The PDF file contains cover, title and contents pages. Download and save this file to your disk and use hyperlinked titles of papers in the content list to download PDF files of individual papers. 

CONTENTS

PRINCIPAL FEATURES OF HYPOGENE SPELEOGENESIS
Alexander Klimchouk

HYPOGENE CAVE PATTERNS
Philippe Audra, Ludovic Mocochain, Jean-Yves Bigot, and Jean-Claude Nobécourt

MORPHOLOGICAL INDICATORS OF SPELEOGENESIS: HYPOGENIC SPELEOGENS
Philippe Audra, Ludovic Mocochain, Jean-Yves Bigot, and Jean-Claude Nobécourt

HYPOGENE CAVES IN DEFORMED (FOLD BELT) STRATA: OBSERVATIONS FROM EASTERN AUSTRALIA AND CENTRAL EUROPE
R.A.L. Osborne

IDENTIFYING PALEO WATER-ROCK INTERACTION DURING HYDROTHERMAL KARSTIFICATION: A STABLE ISOTOPE APPROACH
Yuri Dublyansky and Christoph Spötl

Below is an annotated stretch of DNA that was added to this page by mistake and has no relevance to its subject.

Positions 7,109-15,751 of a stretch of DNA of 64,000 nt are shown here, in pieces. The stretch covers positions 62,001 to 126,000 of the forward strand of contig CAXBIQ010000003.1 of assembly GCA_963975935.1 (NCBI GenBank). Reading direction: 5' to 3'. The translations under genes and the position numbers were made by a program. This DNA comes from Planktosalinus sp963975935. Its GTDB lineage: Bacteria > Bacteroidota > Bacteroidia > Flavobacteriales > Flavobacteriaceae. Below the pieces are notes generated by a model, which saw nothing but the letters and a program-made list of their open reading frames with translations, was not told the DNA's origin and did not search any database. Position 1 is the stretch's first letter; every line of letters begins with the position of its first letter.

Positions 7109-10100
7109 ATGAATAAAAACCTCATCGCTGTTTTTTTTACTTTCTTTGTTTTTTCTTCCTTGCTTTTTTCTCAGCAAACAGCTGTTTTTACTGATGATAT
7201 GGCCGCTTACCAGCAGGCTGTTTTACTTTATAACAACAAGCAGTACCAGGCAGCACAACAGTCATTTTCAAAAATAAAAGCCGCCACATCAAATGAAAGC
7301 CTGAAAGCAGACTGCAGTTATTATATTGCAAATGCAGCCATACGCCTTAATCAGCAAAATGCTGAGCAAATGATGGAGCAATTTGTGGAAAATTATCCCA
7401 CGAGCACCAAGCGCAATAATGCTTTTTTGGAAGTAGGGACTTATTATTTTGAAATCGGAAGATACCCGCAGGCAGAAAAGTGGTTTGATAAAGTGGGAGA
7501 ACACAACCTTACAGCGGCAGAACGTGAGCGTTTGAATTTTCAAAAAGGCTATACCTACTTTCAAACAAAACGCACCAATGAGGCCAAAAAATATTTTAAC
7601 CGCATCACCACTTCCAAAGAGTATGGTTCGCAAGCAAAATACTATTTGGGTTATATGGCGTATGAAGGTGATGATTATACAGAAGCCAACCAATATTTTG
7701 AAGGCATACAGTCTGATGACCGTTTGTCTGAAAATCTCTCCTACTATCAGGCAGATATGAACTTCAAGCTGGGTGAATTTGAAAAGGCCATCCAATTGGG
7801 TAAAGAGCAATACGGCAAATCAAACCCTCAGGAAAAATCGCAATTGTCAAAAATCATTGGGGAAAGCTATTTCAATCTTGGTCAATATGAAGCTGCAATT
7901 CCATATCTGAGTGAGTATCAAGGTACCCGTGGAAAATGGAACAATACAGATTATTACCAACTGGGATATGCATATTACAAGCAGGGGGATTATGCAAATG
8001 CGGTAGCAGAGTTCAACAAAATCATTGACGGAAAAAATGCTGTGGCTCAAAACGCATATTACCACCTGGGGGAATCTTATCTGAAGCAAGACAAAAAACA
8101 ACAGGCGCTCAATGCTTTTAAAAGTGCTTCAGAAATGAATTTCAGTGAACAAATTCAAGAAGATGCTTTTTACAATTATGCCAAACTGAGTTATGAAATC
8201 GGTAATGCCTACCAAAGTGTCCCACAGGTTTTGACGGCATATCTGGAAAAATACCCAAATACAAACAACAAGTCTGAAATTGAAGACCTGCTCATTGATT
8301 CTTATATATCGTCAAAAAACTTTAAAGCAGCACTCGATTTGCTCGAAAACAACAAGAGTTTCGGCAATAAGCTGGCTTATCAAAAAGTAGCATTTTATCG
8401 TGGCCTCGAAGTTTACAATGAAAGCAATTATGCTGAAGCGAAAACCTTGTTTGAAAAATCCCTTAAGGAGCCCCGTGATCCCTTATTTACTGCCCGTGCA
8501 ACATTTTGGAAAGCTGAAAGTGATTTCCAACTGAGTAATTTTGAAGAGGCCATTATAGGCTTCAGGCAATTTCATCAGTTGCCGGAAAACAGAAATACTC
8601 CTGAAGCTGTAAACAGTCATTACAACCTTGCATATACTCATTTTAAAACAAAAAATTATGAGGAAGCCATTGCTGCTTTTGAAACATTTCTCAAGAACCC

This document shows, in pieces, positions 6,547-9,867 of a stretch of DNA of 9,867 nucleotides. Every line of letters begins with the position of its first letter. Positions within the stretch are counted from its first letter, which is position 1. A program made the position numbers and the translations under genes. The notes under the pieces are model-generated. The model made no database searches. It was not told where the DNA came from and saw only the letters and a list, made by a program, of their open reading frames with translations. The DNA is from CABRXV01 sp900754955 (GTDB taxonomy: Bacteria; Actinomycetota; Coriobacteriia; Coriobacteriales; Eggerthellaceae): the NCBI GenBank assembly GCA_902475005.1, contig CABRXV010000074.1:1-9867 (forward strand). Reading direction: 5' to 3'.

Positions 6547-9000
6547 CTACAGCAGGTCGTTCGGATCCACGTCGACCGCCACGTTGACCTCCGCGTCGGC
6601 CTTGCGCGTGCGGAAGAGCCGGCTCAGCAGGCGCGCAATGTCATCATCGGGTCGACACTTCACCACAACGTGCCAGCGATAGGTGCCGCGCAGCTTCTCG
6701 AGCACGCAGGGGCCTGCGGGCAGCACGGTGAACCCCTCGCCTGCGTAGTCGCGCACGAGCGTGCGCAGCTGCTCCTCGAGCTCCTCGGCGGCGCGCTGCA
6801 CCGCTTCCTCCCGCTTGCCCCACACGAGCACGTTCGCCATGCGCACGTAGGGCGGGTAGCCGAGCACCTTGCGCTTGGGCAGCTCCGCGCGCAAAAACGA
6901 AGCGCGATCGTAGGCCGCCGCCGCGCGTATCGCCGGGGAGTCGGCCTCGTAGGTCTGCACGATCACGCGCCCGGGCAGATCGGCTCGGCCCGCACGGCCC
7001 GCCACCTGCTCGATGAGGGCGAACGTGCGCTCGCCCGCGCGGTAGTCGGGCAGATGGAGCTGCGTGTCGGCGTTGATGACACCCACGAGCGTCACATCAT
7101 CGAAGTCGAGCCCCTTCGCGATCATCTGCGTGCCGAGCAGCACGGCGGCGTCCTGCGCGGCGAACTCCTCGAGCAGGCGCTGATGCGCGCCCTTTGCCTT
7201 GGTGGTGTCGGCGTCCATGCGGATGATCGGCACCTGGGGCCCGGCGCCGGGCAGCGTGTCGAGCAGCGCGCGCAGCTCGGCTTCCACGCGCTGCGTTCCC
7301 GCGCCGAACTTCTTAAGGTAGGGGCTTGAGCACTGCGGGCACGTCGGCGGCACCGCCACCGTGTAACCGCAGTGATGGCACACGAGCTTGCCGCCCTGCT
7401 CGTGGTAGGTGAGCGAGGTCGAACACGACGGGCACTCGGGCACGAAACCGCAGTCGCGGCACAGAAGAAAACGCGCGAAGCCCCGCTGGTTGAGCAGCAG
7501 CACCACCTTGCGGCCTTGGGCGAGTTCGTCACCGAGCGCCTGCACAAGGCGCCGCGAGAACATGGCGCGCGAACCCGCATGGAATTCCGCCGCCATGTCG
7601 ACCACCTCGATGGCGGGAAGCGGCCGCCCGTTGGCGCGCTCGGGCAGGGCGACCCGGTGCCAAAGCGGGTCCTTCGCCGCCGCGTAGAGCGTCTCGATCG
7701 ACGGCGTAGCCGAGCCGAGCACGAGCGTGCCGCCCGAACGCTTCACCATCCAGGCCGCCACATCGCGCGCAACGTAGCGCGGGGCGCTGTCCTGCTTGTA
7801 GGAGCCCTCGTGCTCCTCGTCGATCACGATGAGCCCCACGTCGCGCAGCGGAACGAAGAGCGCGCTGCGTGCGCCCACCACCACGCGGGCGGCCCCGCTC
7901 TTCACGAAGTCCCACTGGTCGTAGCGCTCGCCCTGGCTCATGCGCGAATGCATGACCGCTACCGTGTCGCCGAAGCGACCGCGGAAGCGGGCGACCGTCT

MICROORGANISMS AS SPELEOGENETIC AGENTS: GEOCHEMICAL DIVERSITY BUT GEOMICROBIAL UNITY
P.J.Boston, M.N. Spilde, D.E. Northup, M.D. Curry, L.A. Melim, and L. Rosales-Lagarde

SIDERITE WEATHERING AS A REACTION CAUSING HYPOGENE SPELEOGENESIS: THE EXAMPLE OF THE IBERG/HARZ/GERMANY Stephan Kempe

SIMULATING THE DEVELOPMENT OF SOLUTION CONDUITS IN HYPOGENE SETTINGS
C. Rehrl, S. Birk, and A.B. Klimchouk

EVOLUTION OF CAVES IN POROUS LIMESTONE BY MIXING CORROSION: A MODEL APPROACH
Wolfgang Dreybrodt, Douchko Romanov, and Georg Kaufmann

SPELEOGENESIS OF MEDITERRANEAN KARSTS: A MODELLING APPROACH BASED ON REALISTIC FRACTURE NETWORKS
Antoine Lafare, Hervé Jourde, Véronique Leonardi, Séverin Pistre, and Nathalie Dörfliger

GIANT COLLAPSE STRUCTURES FORMED BY HYPOGENIC KARSTIFICATION: THE OBRUKS OF THE CENTRAL ANATOLIA, TURKEY
C. Serdar Bayari, N. Nur Ozyurt, and Emrah Pekkans

ON THE ROLE OF HYPOGENE SPELEOGENESIS IN SHAPING THE COASTAL ENDOKARST OF SOUTHERN MALLORCA (WESTERN MEDITERRANEAN)
Joaquín Ginés, Angel Ginés, Joan J. Fornós, Antoni Merino and Francesc Gràcia

HYPOGENE CAVES IN THE APENNINES (ITALY)